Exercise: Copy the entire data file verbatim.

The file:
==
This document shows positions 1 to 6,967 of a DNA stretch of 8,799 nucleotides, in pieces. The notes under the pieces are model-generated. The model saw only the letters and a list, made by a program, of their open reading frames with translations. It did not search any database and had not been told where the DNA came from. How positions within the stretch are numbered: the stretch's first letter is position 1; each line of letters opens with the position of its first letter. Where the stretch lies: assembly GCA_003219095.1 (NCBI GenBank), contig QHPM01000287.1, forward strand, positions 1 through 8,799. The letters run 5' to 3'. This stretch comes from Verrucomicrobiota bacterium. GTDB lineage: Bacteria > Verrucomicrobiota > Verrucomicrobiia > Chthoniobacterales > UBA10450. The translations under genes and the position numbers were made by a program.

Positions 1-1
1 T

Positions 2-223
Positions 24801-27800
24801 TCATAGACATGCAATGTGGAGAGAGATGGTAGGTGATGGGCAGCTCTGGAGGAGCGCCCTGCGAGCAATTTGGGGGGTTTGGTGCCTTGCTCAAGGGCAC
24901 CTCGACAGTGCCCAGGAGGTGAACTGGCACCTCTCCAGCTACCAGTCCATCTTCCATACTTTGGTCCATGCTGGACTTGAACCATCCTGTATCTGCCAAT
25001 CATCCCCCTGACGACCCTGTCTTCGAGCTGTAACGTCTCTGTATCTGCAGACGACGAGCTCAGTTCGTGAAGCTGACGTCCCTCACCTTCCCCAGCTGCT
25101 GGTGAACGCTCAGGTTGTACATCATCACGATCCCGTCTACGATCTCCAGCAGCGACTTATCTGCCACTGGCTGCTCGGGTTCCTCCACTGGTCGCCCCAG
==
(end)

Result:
This document shows positions 1 to 6,967 of a DNA stretch of 8,799 nucleotides, in pieces. The notes under the pieces are model-generated. The model saw only the letters and a list, made by a program, of their open reading frames with translations. It did not search any database and had not been told where the DNA came from. How positions within the stretch are numbered: the stretch's first letter is position 1; each line of letters opens with the position of its first letter. Where the stretch lies: assembly GCA_003219095.1 (NCBI GenBank), contig QHPM01000287.1, forward strand, positions 1 through 8,799. The letters run 5' to 3'. This stretch comes from Verrucomicrobiota bacterium. GTDB lineage: Bacteria > Verrucomicrobiota > Verrucomicrobiia > Chthoniobacterales > UBA10450. The translations under genes and the position numbers were made by a program.

Positions 1-1
1 T

Positions 2-223
Positions 24801-27800
24801 TCATAGACATGCAATGTGGAGAGAGATGGTAGGTGATGGGCAGCTCTGGAGGAGCGCCCTGCGAGCAATTTGGGGGGTTTGGTGCCTTGCTCAAGGGCAC
24901 CTCGACAGTGCCCAGGAGGTGAACTGGCACCTCTCCAGCTACCAGTCCATCTTCCATACTTTGGTCCATGCTGGACTTGAACCATCCTGTATCTGCCAAT
25001 CATCCCCCTGACGACCCTGTCTTCGAGCTGTAACGTCTCTGTATCTGCAGACGACGAGCTCAGTTCGTGAAGCTGACGTCCCTCACCTTCCCCAGCTGCT
25101 GGTGAACGCTCAGGTTGTACATCATCACGATCCCGTCTACGATCTCCAGCAGCGACTTATCTGCCACTGGCTGCTCGGGTTCCTCCACTGGTCGCCCCAG